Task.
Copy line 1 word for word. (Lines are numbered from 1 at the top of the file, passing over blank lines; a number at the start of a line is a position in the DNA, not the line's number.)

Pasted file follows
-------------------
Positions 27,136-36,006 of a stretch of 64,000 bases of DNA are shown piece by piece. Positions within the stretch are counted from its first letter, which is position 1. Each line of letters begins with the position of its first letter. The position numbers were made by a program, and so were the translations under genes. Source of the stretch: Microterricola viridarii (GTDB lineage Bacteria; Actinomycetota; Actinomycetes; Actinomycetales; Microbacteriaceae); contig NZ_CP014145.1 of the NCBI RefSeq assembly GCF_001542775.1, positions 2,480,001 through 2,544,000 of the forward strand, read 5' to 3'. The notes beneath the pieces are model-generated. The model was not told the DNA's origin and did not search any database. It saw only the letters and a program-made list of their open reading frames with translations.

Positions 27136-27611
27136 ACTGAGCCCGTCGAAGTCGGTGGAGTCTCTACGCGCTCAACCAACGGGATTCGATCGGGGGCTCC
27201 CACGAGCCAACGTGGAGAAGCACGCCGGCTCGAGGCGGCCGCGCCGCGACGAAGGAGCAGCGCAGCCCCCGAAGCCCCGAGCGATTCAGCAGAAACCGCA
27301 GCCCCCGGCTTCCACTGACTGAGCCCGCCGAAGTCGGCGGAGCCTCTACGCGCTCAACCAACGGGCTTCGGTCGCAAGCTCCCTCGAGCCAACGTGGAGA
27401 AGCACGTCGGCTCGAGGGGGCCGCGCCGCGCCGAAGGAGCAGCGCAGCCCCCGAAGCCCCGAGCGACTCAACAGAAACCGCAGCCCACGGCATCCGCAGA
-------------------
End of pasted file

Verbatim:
Positions 27,136-36,006 of a stretch of 64,000 bases of DNA are shown piece by piece. Positions within the stretch are counted from its first letter, which is position 1. Each line of letters begins with the position of its first letter. The position numbers were made by a program, and so were the translations under genes. Source of the stretch: Microterricola viridarii (GTDB lineage Bacteria; Actinomycetota; Actinomycetes; Actinomycetales; Microbacteriaceae); contig NZ_CP014145.1 of the NCBI RefSeq assembly GCF_001542775.1, positions 2,480,001 through 2,544,000 of the forward strand, read 5' to 3'. The notes beneath the pieces are model-generated. The model was not told the DNA's origin and did not search any database. It saw only the letters and a program-made list of their open reading frames with translations.